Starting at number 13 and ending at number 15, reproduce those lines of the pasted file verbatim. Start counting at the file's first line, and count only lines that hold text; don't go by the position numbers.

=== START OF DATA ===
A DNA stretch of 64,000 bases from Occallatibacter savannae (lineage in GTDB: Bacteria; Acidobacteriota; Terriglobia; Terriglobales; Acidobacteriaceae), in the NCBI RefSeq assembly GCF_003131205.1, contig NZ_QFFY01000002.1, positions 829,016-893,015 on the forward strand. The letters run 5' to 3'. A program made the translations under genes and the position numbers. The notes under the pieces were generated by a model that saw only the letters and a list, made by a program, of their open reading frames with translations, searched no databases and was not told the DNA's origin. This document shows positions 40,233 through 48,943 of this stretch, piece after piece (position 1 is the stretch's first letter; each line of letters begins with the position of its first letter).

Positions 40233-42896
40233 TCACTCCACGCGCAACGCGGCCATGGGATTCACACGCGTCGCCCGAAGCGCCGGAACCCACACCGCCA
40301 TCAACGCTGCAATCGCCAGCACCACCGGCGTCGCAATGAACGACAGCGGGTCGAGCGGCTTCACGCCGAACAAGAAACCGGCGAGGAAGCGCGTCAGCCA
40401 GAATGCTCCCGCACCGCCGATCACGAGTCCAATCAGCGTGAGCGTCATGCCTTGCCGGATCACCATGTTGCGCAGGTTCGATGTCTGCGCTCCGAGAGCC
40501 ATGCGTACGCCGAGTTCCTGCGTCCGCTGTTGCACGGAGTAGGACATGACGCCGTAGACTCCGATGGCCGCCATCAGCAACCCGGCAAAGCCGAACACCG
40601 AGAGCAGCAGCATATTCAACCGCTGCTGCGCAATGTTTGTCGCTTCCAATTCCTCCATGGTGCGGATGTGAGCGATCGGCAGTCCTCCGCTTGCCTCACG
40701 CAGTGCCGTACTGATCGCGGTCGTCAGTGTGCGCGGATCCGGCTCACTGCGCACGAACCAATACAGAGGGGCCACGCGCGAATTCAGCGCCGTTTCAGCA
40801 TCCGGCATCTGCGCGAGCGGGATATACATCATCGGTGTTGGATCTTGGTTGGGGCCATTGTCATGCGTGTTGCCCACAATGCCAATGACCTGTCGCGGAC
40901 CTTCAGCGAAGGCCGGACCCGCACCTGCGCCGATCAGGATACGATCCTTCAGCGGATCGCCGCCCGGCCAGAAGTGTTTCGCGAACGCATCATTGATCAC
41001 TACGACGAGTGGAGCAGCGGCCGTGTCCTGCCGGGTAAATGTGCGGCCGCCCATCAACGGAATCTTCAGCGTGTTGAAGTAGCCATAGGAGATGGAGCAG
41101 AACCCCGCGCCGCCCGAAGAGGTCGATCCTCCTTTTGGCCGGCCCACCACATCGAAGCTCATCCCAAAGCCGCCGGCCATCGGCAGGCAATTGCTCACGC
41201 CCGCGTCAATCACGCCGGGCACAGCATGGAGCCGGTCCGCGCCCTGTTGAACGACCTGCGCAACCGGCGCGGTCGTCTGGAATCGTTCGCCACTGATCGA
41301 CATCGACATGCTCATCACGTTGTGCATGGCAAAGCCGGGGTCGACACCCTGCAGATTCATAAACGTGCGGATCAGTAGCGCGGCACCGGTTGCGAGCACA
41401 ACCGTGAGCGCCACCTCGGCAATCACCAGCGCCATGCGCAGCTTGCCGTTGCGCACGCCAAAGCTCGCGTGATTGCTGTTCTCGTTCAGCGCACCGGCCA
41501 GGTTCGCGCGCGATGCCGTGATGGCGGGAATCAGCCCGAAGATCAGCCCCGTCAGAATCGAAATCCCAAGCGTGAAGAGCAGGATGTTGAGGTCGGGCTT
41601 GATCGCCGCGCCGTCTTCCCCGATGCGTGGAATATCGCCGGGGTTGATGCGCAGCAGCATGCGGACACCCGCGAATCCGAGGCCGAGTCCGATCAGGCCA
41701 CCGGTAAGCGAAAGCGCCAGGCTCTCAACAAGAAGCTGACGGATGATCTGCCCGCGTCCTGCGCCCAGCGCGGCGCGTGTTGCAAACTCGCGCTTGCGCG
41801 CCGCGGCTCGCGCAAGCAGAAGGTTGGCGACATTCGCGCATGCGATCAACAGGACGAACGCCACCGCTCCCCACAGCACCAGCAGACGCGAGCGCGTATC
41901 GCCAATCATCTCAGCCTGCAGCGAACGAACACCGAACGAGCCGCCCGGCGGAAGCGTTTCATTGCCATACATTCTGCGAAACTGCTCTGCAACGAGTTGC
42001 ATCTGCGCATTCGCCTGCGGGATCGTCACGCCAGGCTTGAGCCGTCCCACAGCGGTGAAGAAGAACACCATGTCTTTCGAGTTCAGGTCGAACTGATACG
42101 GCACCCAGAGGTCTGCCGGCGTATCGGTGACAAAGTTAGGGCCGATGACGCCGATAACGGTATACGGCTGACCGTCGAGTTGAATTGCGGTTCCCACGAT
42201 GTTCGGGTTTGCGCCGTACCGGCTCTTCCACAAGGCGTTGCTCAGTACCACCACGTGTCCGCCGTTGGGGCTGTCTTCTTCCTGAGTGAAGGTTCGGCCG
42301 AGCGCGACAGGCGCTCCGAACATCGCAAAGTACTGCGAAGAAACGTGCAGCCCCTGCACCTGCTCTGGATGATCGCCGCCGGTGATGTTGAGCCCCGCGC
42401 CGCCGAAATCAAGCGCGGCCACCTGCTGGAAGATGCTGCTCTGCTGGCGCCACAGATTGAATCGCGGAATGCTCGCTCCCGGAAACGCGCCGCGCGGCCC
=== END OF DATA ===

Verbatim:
41201 CCGCGTCAATCACGCCGGGCACAGCATGGAGCCGGTCCGCGCCCTGTTGAACGACCTGCGCAACCGGCGCGGTCGTCTGGAATCGTTCGCCACTGATCGA
41301 CATCGACATGCTCATCACGTTGTGCATGGCAAAGCCGGGGTCGACACCCTGCAGATTCATAAACGTGCGGATCAGTAGCGCGGCACCGGTTGCGAGCACA
41401 ACCGTGAGCGCCACCTCGGCAATCACCAGCGCCATGCGCAGCTTGCCGTTGCGCACGCCAAAGCTCGCGTGATTGCTGTTCTCGTTCAGCGCACCGGCCA